processes effect the development of public policy. While under
Ms. Miller’s supervision, I worked with established coalitions,
tracked active legislation pertaining to our aging population, and
attended Senate and House Committee meetings and Legislative
sessions. In addition, I researched and tracked several key aging
bills and provided written testimony on behalf of the NASW
membership. I was able to develop and author monthly articles
for the NASW Network providing the NASW membership with
information pertaining to legislative issues that directly affected
the aging population.
The Texas Capitol
The State of Texas House of Representatives
Resolution No. 2950
My experience with the NASW has provided me with the
confidence and tools to advocate on behalf of my clients. One
of the most important things I learned during this Legislative
Session is that in order to be an effective advocate you must be
willing to compromise and work with both political parties. As a
Legislative Intern with NASW, I was given many opportunities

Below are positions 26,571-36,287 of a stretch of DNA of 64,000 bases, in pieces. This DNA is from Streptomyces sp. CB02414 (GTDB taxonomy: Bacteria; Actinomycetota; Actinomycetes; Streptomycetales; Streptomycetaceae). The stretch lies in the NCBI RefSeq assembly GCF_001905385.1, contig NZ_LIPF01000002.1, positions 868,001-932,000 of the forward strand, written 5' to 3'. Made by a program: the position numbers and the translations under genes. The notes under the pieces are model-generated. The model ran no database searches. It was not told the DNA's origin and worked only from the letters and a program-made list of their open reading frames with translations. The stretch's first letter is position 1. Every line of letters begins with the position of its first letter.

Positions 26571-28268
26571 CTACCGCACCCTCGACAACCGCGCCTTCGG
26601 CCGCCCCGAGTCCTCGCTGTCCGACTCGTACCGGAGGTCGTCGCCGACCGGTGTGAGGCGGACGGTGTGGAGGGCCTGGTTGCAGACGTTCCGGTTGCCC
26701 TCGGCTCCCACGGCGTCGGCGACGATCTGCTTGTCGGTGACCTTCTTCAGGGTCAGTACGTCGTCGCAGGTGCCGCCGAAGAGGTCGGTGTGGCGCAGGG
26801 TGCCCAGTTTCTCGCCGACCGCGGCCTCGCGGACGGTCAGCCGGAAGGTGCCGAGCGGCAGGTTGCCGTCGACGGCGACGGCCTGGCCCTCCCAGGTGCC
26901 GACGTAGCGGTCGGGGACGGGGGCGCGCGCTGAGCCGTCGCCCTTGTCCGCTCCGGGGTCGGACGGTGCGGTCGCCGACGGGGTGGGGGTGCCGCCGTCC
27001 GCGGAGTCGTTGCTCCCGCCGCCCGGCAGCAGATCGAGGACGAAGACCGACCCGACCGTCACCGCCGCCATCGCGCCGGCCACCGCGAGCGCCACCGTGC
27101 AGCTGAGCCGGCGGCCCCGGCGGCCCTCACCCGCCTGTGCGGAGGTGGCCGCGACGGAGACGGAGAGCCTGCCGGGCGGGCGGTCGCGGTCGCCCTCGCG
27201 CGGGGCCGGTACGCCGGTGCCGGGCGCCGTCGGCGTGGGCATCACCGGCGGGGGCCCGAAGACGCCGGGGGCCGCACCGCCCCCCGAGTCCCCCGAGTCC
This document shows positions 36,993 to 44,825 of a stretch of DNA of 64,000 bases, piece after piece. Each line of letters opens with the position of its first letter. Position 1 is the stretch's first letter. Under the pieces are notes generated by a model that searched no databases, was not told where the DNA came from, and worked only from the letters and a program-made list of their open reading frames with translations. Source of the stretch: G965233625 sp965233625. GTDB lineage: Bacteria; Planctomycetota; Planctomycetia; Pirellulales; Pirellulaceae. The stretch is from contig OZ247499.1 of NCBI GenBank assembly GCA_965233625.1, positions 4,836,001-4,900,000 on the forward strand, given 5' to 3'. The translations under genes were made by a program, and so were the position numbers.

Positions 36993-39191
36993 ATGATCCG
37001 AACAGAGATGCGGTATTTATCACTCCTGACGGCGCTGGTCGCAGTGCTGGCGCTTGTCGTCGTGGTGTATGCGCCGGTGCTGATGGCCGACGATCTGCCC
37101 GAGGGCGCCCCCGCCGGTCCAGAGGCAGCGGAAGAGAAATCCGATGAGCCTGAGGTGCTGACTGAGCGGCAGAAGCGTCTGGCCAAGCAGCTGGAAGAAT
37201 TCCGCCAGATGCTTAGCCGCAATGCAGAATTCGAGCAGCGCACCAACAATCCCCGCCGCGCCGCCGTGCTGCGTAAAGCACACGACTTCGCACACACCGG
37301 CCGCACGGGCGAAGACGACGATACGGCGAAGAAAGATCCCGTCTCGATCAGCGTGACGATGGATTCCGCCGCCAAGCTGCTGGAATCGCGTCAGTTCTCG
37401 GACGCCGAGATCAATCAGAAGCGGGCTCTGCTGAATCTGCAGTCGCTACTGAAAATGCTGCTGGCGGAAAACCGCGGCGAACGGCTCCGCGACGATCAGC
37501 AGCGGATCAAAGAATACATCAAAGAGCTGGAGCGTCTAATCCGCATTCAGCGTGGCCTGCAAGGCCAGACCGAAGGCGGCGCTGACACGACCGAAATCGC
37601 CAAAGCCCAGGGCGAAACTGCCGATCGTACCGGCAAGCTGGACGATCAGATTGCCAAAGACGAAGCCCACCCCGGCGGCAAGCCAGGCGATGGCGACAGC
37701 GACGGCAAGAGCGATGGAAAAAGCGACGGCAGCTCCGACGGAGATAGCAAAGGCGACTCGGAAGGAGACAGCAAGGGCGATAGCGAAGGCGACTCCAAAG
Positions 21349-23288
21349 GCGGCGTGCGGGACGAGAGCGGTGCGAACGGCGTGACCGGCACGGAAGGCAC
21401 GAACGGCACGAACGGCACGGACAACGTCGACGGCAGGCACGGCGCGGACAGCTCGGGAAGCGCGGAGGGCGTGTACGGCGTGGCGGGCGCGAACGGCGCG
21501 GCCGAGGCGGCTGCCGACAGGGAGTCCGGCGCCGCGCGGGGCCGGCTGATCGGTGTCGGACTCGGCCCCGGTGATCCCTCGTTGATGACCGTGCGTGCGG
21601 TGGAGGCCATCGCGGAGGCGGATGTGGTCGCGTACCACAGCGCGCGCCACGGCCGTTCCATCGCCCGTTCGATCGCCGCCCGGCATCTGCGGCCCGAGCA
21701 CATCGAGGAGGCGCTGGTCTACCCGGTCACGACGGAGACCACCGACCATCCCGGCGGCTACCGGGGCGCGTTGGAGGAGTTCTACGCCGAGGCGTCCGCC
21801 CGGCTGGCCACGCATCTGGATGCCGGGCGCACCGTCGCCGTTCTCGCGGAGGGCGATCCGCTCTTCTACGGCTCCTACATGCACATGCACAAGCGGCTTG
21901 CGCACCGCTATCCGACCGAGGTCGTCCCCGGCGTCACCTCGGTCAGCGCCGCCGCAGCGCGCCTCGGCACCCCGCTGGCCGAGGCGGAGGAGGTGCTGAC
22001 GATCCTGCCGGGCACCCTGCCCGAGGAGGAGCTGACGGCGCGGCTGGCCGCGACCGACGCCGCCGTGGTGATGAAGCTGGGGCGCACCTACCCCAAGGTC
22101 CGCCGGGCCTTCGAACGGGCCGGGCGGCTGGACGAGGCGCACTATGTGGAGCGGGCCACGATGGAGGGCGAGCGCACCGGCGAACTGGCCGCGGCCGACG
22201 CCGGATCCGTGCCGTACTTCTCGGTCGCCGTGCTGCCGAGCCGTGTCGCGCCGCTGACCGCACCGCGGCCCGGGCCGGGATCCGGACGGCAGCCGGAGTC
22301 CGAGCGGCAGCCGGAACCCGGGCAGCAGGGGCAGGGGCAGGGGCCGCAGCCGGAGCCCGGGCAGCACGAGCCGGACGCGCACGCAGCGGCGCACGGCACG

to advocate and lobby for and against public policy. Most importantly, I discovered that many people are not familiar with the
political process, nor do they understand that sometimes changing and/or creating policy can be a slow and deliberate process.
Although several of the bills I tracked during the session did
not make it out of committee, I had a valuable learning experience. Having the opportunity to watch the political process
develop, honing lobbying skills, communicating with Senators
and Representatives as well as their staff members, tracking aging
legislation, and providing written testimony, are experiences that
have left me with the knowledge and skills that I could never